Vilar Performing Arts Center, Beaver Creek
Mon-Fri, 9am-4pm For Assistance
Christina Naughton, piano
Michelle Naughton, piano
BERNSTEIN Selections from Candide
BRAHMS Variations on a Theme by Haydn, Op. 56b
RAVEL La Valse
BERNSTEIN: Selections from Candide
Selections from Candide (1954-56; arr. C. Harmon, 1994)
LEONARD BERNSTEIN (1918-90)
Throughout his career, Leonard Bernstein struggled to balance the competing demands of his gifts as composer, conductor, pianist, media personality, and all-round celebrity. He concentrated on theatre pieces most assiduously during the first part of his career, in the 1940s and ’50s, but he continued composing and refining stage works until practically the end of his life. His operetta Candide, based on the 18th-century novella by Voltaire, proved to be an ongoing challenge. It played for 73 performances in its first Broadway run in 1956-57—hardly a stunning success—and the composer altered the piece again and again for later revivals, with its text being reworked by a succession of librettists. In all its versions, it tells the tale of wide-eyed Candide, whose trips to distant points of the globe invariably turn into dismal misadventures, much though he may be assured by his idealistic tutor that all is for the best in the best of all possible worlds. Bernstein said that his score was a valentine to European music. Traditional light-opera forms populate the piece—sometimes parodistically, sometimes not. Often the references are modernized through infectious, off-kilter rhythms: gavotte, mazurka, polka (“We are Women”), schottische (“Bon Voyage”), tango (“I am Easily Assimilated”).
Charlie Harmon worked with Bernstein for four years in the 1980s, fulfilling the roles of (as his memoirs put it) “social director, gatekeeper, valet, music copyist, and itinerant orchestra librarian.” After Bernstein’s death he spent a decade editing his operatic scores for publication. In 1994, he published his own arrangements, for piano four-hands, of ten numbers from Candide. We hear all ten movements here, beginning with the quicksilver Overture, passing through a variety of delicious arias and ensembles, and concluding with “Make our Garden Grow,” an ode to optimism and one of the most uplifting of operatic finales.
BRAHMS: Variations on a Theme by Haydn, Op. 56b
Variations on a Theme by Haydn, Op. 56b (1873)
JOHANNES BRAHMS (1833-97)
Johannes Brahms was fascinated by the music of earlier times. In 1870, his friend Carl Ferdinand Pohl showed him the manuscript of a set of six Feldparthien identified on their score as by the Classical master Franz Joseph Haydn. Brahms was so taken by the second movement of the first piece in the set—a movement labeled “Chorale St. Antoni”—that he copied it for his library. Three years later this forthright piece served as the basis for his Variations on a Theme by Haydn, which in turn, made the “Chorale St. Antoni” one of Haydn’s most famous tunes. Later musicological research determined that the “Chorale St. Antoni” and the Feldparthie in which it appeared—indeed, the entire set of pieces Pohl had stumbled across—turned out not to be by Haydn at all, although just who did write it remains uncertain. In any case, its rhythm and harmony endow it with a distinctive character. To a composer of Brahms’ sensibilities, it leapt from the page as a worthy candidate upon which to develop variations.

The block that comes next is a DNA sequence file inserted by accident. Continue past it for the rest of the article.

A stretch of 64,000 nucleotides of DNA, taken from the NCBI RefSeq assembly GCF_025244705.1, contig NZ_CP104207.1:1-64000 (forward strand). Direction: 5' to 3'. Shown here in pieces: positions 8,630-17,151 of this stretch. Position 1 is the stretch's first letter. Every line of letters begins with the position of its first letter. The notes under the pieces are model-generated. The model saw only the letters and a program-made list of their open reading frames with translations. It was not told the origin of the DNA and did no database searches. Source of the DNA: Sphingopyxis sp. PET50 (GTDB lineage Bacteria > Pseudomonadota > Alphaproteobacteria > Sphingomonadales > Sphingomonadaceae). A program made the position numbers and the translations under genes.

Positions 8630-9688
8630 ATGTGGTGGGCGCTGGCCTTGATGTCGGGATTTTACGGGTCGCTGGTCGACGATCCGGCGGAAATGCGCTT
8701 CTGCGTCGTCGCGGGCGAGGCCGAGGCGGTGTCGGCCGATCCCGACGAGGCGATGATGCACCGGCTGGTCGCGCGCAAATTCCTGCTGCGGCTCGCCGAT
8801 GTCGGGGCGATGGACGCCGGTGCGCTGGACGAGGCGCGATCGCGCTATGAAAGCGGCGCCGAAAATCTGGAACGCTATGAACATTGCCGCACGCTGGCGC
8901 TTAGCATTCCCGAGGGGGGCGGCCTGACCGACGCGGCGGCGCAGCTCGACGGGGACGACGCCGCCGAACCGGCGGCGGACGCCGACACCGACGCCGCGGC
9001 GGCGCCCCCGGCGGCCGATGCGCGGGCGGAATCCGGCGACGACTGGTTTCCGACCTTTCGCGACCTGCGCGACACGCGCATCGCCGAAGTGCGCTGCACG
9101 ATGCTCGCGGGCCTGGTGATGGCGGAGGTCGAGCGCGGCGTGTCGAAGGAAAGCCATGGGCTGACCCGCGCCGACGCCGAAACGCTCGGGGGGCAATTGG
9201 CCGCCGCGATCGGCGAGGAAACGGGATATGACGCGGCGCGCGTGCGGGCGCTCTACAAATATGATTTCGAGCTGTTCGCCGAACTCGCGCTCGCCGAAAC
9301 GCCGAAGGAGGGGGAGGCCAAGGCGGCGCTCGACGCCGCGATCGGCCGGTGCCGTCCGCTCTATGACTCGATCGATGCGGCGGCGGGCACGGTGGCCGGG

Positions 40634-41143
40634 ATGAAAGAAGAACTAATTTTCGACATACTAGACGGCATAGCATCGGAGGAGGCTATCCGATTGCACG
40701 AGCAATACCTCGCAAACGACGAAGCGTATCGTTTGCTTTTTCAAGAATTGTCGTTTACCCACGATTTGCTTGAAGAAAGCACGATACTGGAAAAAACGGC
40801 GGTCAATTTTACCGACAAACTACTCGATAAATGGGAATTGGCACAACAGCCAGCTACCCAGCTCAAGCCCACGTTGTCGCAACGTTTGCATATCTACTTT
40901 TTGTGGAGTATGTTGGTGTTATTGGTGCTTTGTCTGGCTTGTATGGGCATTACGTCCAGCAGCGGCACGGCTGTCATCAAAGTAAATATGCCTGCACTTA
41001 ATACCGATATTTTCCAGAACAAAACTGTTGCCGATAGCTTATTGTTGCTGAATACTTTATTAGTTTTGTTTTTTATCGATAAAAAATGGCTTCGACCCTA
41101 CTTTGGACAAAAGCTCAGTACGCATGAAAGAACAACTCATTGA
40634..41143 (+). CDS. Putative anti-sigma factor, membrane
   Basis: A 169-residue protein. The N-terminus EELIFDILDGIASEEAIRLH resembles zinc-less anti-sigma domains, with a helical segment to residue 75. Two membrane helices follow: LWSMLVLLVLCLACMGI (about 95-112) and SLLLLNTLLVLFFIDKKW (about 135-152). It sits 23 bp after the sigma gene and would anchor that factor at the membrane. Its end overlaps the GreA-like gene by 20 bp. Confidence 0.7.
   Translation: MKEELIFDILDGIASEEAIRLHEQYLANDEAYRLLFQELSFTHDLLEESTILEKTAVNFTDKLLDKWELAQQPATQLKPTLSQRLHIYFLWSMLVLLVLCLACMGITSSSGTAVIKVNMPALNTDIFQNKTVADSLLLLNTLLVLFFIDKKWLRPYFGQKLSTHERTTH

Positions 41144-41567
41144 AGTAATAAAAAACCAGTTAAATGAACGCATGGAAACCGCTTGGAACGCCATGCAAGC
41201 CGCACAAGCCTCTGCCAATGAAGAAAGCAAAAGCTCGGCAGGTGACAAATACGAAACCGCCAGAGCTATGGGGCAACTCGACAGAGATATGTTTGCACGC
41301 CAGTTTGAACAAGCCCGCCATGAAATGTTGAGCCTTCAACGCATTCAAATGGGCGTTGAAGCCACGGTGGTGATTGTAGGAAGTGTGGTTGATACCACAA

He began composing the piece while vacationing at Germany’s Starnberger See in the summer of 1873, initially sketching it in a version for two pianos. Nonetheless, he told his publisher, Fritz Simrock, that the movements were “actually variations for orchestra”; and it was as an orchestral work that the Haydn Variations reached its completion late that summer. The work was premiered on November 2, 1873, in Vienna, with Brahms himself conducting, and it was received tumultuously by the audience. But Brahms had simultaneously worked out the two-piano version of the piece, which was first heard on February 10, 1874. The composer published both—the orchestral setting as Op. 56a, the two-piano version as Op. 56b—and never professed a preference for one over the other.
RAVEL: La valse
La valse (1919-20)
MAURICE RAVEL (1875-1937)
An adept pianist who always composed at the keyboard, Maurice Ravel was also a brilliant orchestrator who created meticulous symphonic textures. The keyboard and the orchestra exerted roughly equal pull on him, such that he made parallel piano and orchestral versions of nearly half his compositions. He wrote La valse as a symphonic score, but it was premiered in the two-piano version he prepared almost simultaneously, with Ravel and Alfredo Casella unveiling it at a 1920 concert of Arnold Schoenberg’s Society for Private Musical Performances in Vienna seven weeks before the orchestral original was premiered in Paris. He also made an arrangement for solo piano at about the same time. As early as 1906, Ravel started thinking about creating a musical tribute to Johann Strauss II, intending to title it Wien (Vienna). After World War I came and went, the gaiety of the Viennese ballroom could no longer be presented without knowing comment, and the piece turned into a sort of danse macabre with a sinister, fatalistic ending.
Born in Princeton, New Jersey to parents of European and Chinese descent, Christina and Michelle Naughton are graduates of the Juilliard School and the Curtis Institute of Music, where they were each awarded the Festorazzi Prize.
Born in Princeton, New Jersey to parents of European and Chinese descent, Christina and Michelle Naughton are graduates of the Juilliard School and the Curtis Institute of Music, where they were each awarded the Festorazzi Prize. Their professional career was launched in 2010 with debuts at the Kennedy Center in Washington, DC, and the Mann Center for Performing Arts with the Philadelphia Orchestra. Subsequently they have appeared in at major festivals and in prestigious concert halls across the globe. The Naughtons released their first album, "Piano Duets," on the German label Orfeo in 2012. The sisters signed an exclusive recording contract with Warner Classics which released their second album, "Visions,” in March 2016; and their third album "American Postcard" in March 2019.